This is the largest systematic review of regional nerve blocks for hip and femoral neck fractures targeted to emergency medicine providers. There have been two prior systematic reviews by Parker et al.Reference Parker, Griffiths and Appadu 17 and Abou-Setta et al.Reference Abou-Setta, Beaupre and Rashiq 18 , which more broadly looked at regional anesthesia for hip and femoral neck fractures in a variety of settings. These prior reviews were not specifically focused on the use of regional nerve blocks in a way that is applicable to emergency medicine providers, because they included the use of continuous femoral nerve block infusion catheters and post-operative patients. Our review also includes a number of studies that were not included in these prior reviews.Reference Beaudoin, Haran and Liebmann 10 , Reference Graham, Baird and McGuffie 12 , Reference Kullenberg, Ysberg and Heilman 13 , Reference Fujihara, Fukunishi and Nishio 15 , Reference Monzón, Vazquez and Jauregui 16 However, both of these reviews reached similar conclusions to our own systematic review, finding that regional nerve blocks led to a significant reduction in pain levels with a reduction in systemic analgesia requirements. The main finding our study adds is that this benefit is directly applicable to patients in the ED, as soon as they arrive in hospital.

Delirium is a well known predictor of impaired functional recovery, quality of life, and increased length of hospital stay after a hip fracture.Reference Marcantonio, Flacker and Michaels 19 We had hoped to show a reduction in delirium with the early administration of regional nerve blocks; however, we found the evidence to be lacking in the studies included in our review. The systematic review by Abou-Setta et al.Reference Abou-Setta, Beaupre and Rashiq 18 performed a meta-analysis on the incidence of delirium with regional nerve blocks versus standard pain management and found moderate-quality evidence that regional nerve blocks led to a statistically significant reduction in delirium (OR 0.33, 95% CI, 0.16-0.66). This is further supported by a controlled trial by Mouzopoulos et al.,Reference Mouzopoulos, Vasiliadis and Lasanianos 20 that found a 13.0% absolute risk reduction for delirium when patients received a daily FICB instead of IM opiates. These studies suggest there may be a benefit towards a reduction of delirium from using regional nerve blocks for patients with hip and femoral neck fractures, but larger studies are needed from the ED setting to show improved patient-oriented outcomes of better recovery and reduced length of stay.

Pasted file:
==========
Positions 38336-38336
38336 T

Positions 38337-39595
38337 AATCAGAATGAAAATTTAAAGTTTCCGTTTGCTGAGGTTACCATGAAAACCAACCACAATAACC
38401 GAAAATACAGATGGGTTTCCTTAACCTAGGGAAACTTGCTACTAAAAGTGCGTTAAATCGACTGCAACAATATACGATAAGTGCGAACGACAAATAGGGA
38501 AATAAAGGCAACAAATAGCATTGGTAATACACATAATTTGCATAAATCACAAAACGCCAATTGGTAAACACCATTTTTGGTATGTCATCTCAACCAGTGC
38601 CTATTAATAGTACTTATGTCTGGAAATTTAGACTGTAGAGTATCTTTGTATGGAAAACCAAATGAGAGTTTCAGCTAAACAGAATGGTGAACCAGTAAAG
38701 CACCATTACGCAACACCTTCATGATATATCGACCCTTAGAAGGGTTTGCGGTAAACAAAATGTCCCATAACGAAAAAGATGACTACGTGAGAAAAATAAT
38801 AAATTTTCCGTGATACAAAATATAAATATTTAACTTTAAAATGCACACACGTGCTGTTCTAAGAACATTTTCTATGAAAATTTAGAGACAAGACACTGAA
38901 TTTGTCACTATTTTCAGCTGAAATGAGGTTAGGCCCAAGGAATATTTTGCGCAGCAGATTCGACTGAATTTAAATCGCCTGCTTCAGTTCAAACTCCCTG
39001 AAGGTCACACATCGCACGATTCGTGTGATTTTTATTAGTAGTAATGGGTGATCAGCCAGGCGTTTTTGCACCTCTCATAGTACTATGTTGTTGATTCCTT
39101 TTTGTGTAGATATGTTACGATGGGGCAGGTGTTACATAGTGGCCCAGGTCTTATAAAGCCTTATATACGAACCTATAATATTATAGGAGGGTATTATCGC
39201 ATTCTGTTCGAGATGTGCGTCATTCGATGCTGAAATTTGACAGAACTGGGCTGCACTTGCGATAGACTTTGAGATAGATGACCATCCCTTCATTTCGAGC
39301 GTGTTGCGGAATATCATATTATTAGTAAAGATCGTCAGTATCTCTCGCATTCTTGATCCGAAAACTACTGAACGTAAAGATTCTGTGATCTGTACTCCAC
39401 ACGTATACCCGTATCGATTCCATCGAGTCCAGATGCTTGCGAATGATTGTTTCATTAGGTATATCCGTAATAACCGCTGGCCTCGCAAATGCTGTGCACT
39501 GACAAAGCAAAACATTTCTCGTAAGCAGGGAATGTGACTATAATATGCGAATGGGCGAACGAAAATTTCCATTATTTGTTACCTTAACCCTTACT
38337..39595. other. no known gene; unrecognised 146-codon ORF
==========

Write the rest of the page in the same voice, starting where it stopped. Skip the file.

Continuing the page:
We had initially hoped to perform an a priori subgroup analysis to show whether the use of ultrasound improved the efficacy of regional blocks. We found only one studyReference Beaudoin, Haran and Liebmann 10 using ultrasound guidance for the regional nerve block, and so this subgroup analysis was not performed. However, there are several randomized trials suggesting that ultrasound guidance is superior to landmark or nerve stimulator guidance for the FNB and the FICB. Marhofer et al. performed two randomized controlled trials comparing ultrasound and nerve stimulator guidance for the 3-in-1 FNB and found that ultrasound significantly reduced the onset time, improved the quality of the sensory block, reduced the risk of vascular puncture, and reduced the volume of local anesthetic required to perform the 3-in-1 FNB.Reference Marhofer, Schrögendorfer and Koinig 21 , Reference Marhofer, Schrögendorfer and Wallner 22 Dolan et al. performed an unblinded randomized controlled trial comparing the efficacy of the FICB with landmark versus ultrasound guidance and found sensory blockade of the anterior, lateral, and medial thigh increased from 47% to 82% with the use of ultrasound guidance.Reference Dolan, Williams and Murney 23 We believe that with the increasing availability of portable ultrasound units in EDs, and evidence suggesting the superiority of ultrasound over landmark and nerve stimulator needle guidance, that ultrasound guidance should be used for needle localization in future studies.

Limitations

Limitations of this systematic review include the risk of publication bias due to the likelihood that smaller, negative studies may have gone unpublished. This review is also limited by the quality of the evidence, which was mostly at a moderate to high risk of bias. The studies also suffered from clinical heterogeneity by using different local anesthetics, opiates, acetaminophen, or even NSAIDs as standard pain control, which also needs to be considered when comparing the studies directly.

Conclusions